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Commentary and Perspective   |    
Important Preliminary Findings on the Potential Role for Nandrolone Decanoate in the Treatment of Chronic Rotator Cuff Tears.Commentary on an article by C. Gerber, MD, FRCS, et al.: “Anabolic Steroids Reduce Muscle Damage Caused by Rotator Cuff Tendon Release in an Experimental Study in Rabbits”
Vincent M. Wang, PhD
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The author received no payments or services, either directly or indirectly (i.e., via his institution), from a third party in support of any aspect of this work. Neither the author nor his institution has had any financial relationship, in the thirty-six months prior to submission of this work, with any entity in the biomedical arena that could be perceived to influence or have the potential to influence what is written in this work. Also, the author has not had any other relationships, or engaged in any other activities, that could be perceived to influence or have the potential to influence what is written in this work. The complete Disclosures of Potential Conflicts of Interest submitted by authors are always provided with the online version of the article.

Copyright © 2011 by The Journal of Bone and Joint Surgery, Inc.
J Bone Joint Surg Am, 2011 Dec 07;93(23):e144 1-2. doi: 10.2106/JBJS.K.01213
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Clinical and animal studies have shown that following chronic rotator cuff tendon tears, the muscle undergoes degeneration and profound architectural changes, including fatty infiltration and shortened muscle fibers, with an accompanying loss of contractility and elasticity1-6. These changes have been assumed to be irreversible and can lead to persistent disability despite technically successful tendon repair. Hence, there is an urgent need for reliable interventions to impede, and potentially reverse, these pathological changes after rotator cuff tears.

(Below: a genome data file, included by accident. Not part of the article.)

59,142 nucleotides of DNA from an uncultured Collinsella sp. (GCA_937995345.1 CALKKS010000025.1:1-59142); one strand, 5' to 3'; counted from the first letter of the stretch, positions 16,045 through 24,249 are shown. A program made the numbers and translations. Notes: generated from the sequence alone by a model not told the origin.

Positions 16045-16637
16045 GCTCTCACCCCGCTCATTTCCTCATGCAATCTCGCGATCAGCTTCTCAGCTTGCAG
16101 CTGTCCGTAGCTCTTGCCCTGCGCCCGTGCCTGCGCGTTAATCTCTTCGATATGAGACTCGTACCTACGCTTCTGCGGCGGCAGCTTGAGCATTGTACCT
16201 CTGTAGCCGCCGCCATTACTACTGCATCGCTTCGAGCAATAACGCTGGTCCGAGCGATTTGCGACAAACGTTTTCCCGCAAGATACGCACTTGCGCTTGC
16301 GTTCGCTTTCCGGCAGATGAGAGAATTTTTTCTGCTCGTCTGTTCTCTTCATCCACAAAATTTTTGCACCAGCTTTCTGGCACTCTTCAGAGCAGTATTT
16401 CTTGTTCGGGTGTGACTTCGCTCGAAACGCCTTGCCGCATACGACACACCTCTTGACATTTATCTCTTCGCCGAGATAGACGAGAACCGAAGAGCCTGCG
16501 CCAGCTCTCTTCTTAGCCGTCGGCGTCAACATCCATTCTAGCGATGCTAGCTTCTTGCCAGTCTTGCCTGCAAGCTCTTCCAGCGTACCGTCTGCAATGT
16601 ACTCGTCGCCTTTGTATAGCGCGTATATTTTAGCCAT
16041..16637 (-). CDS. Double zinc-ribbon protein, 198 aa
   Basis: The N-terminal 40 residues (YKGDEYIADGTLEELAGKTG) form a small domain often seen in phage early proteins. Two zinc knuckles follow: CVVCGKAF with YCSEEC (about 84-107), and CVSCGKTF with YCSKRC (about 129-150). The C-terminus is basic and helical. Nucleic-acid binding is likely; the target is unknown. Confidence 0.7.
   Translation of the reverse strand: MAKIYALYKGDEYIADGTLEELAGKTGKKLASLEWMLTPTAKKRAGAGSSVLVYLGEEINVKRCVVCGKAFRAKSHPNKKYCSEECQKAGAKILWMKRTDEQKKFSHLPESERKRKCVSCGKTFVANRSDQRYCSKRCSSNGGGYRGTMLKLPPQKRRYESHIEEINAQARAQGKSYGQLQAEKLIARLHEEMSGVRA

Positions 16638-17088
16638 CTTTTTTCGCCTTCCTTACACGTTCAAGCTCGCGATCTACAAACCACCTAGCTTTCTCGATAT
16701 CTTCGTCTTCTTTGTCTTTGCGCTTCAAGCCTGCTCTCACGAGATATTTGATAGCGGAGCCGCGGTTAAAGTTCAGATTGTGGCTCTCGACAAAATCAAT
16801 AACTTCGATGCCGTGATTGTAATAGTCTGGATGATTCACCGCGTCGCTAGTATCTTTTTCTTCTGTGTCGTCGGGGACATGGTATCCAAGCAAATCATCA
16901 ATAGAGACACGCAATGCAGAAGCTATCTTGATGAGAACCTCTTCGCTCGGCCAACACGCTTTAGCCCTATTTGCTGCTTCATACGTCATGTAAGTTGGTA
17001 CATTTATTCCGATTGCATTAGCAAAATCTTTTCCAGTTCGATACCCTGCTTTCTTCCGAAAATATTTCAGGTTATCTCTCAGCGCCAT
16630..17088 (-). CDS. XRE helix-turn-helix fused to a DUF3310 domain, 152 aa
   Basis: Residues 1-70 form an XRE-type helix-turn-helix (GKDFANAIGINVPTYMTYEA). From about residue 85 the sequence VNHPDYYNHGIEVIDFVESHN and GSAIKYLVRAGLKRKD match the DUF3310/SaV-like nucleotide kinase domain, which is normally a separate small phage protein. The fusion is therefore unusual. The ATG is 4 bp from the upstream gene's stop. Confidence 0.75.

In the current rabbit study, Gerber et al. investigated the capacity of anabolic steroid treatment to diminish muscle atrophy and fatty infiltration following supraspinatus tendon release from its osseous insertion. To prevent spontaneous healing, the tendon-bone chip complex was wrapped in a Penrose drain. The authors examined three experimental groups: (I) untreated muscle, (II) weekly systemic and local injections of nandrolone decanoate (into the quadriceps femoris and supraspinatus muscles, respectively), and (III) weekly systemic administration of nandrolone decanoate during six weeks of muscle retraction.
Encouraging six-week results, suggestive of an apparent protective effect of nandrolone decanoate administration, are presented. Significantly decreased retraction of the musculotendinous unit in the steroid-treated groups was observed in comparison with the untreated controls. Work by the muscle (measured intraoperatively during one standardized contraction with supramaximal stimulation) was similar prior to and following tendon release for all groups. Muscle atrophy (reduction in nominal cross-sectional area measured by computed tomography) was greater for untreated rabbits in comparison with those that received systemic steroid treatment. Fatty infiltration, measured via histological analysis, was apparent only in the untreated rabbits. Finally, a strong statistical trend toward decreased muscle fiber diameter was reported for the untreated group, while similar fiber diameters were found prior to and following tendon release for both treatment groups.
This investigation is noteworthy as it is among the first reports (along with a prior study utilizing continuous elongation of the retracted myotendinous unit, performed by the same research group7) of inhibition of fatty infiltration following myotendinous retraction. The authors’ stated rationale for selecting nandrolone decanoate derives from literature demonstrating the efficacy of this androgen for the treatment of muscle wasting and osteoporosis. The present study is also intriguing, given the reliability of the rabbit rotator cuff model to produce rotator cuff muscle degeneration (following tendon release), which is similar to that seen in humans8-10.